Recently, I read a famous story told by James Clear:
“By 1918, Charles M. Schwab was one of the richest men in the world. Schwab was the president of the Bethlehem Steel Corporation, the largest shipbuilder and the second-largest steel producer in America at the time.
The famous inventor Thomas Edison once referred to Schwab as the ‘master hustler.’ He was constantly seeking an edge over the competition.
One day in 1918, in his quest to increase the efficiency of his team and discover better ways to get things done, Schwab arranged a meeting with a highly-respected productivity consultant named Ivy Lee.
Lee was a successful businessman in his own right and is widely remembered as a pioneer in the field of public relations. As the story goes, Schwab brought Lee into his office and said, ‘Show me a way to get more things done.’
‘Give me 15 minutes with each of your executives,’ Lee replied.
‘How much will it cost me,’ Schwab asked.
‘Nothing,’ Lee said. ‘Unless it works. After three months, you can send me a check for whatever you feel it’s worth to you.’
During his 15 minutes with each executive, Lee explained his simple method for achieving peak productivity:
1. At the end of each work day, write down the six most important things you need to accomplish tomorrow. Do not write down more than six tasks.
2. Prioritize those six items in order of their true importance.
3. When you arrive tomorrow, concentrate only on the first task. Work until the first task is finished before moving on to the second task.
4. Approach the rest of your list in the same fashion. At the end of the day, move any unfinished items to a new list of six tasks for the following day.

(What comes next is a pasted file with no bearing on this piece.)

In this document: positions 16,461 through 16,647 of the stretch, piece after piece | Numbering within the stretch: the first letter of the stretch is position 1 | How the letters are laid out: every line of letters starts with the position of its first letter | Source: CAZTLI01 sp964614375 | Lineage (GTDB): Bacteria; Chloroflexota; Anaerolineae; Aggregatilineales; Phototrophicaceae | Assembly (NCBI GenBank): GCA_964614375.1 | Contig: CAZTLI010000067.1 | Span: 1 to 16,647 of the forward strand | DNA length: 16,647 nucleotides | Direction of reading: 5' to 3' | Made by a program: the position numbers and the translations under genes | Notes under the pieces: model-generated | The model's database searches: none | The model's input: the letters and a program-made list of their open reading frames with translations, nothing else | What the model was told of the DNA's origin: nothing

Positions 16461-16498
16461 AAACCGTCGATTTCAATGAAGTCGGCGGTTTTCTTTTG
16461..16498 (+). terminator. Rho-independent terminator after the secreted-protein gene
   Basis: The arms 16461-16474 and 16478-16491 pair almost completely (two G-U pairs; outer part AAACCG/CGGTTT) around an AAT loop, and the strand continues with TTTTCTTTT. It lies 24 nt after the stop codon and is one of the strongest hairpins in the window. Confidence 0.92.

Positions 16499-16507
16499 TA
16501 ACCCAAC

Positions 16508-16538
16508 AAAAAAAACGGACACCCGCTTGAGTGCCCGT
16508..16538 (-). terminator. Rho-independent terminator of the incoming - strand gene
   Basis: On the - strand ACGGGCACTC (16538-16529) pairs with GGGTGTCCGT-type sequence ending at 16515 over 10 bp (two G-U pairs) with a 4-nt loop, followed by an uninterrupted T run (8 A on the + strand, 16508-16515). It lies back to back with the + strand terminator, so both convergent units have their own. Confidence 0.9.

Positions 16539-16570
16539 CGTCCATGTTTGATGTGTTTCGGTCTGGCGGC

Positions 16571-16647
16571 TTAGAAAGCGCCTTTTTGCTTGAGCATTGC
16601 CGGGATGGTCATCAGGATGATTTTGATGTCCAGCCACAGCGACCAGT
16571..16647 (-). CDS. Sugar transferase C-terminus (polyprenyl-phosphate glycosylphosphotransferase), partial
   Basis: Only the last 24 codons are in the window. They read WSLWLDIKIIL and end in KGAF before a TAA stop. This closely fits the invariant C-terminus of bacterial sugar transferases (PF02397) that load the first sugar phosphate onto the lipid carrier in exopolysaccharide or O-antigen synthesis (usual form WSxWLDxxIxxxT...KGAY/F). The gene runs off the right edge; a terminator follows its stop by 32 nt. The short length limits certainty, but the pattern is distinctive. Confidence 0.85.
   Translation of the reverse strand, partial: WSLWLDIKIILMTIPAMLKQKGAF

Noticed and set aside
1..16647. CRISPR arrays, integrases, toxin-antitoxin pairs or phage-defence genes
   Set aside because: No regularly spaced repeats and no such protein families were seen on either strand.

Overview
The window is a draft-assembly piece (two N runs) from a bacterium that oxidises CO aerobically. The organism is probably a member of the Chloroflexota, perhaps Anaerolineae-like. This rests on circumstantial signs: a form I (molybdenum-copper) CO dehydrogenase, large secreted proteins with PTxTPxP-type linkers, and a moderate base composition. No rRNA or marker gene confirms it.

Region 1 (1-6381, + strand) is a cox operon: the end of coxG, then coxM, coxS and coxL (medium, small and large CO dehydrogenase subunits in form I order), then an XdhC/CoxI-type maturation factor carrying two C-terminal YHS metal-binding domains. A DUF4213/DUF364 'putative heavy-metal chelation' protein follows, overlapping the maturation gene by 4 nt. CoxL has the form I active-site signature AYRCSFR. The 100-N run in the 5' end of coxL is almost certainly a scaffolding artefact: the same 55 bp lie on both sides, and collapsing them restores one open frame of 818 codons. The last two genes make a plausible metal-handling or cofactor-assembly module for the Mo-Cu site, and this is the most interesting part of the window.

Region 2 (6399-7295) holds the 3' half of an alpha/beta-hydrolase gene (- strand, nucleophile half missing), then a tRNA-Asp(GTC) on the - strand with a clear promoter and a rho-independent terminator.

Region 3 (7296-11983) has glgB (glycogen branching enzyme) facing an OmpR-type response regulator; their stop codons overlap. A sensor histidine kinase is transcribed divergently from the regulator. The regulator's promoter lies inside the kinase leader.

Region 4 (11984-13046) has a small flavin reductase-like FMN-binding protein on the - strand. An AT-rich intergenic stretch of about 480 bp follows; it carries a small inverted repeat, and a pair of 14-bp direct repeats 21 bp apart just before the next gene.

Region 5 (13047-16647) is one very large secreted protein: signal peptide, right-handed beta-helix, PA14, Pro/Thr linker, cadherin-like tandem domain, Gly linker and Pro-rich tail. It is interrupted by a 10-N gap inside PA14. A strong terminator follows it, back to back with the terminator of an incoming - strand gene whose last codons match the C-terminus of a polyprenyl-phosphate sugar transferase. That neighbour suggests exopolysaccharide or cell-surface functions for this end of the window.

5. Repeat this process every working day.
The strategy sounded simple, but Schwab and his executive team at Bethlehem Steel gave it a try. After three months, Schwab was so delighted with the progress his company had made that he call Lee into his office and wrote him a check for $25,000.
A $25,000 check written in 1918 is the equivalent of a $400,000 check in 2015.”
Over the last 100 years, our world has changed in every way imaginable, but this principle remains. Planning the next day in advance and working down your prioritized list with intention still yields tremendous results.
Make Personal Growth Your Priority
I’ve been writing about the ON/IN principle that encourages us to…
Work ON the business while we work IN the business.
– Bobby Albert
So, what is working ON, not just IN, the business? It involves a three-part strategy:
- Grow yourself
- Grow your people
- Grow your business
Do you want to reach your full potential? Are you tired of merely experiencing life and hoping your people will acquire personal growth along the way? If so, you must go out your way to seize personal growth opportunities as if your life and your people’s lives depended on it. And they do!
So how do you begin to “lift the lid” on your and your people’s personal growth potential?
The Priority Plan
I have learned that you need a plan to maximize your and your people’s personal growth.
As a start, commit that you will choose to put near the top of your daily task list to learn something new every day!
Do you have a short daily task list? Do you prioritize your list? Do you include personal growth on your daily list? Please share your comments <here>.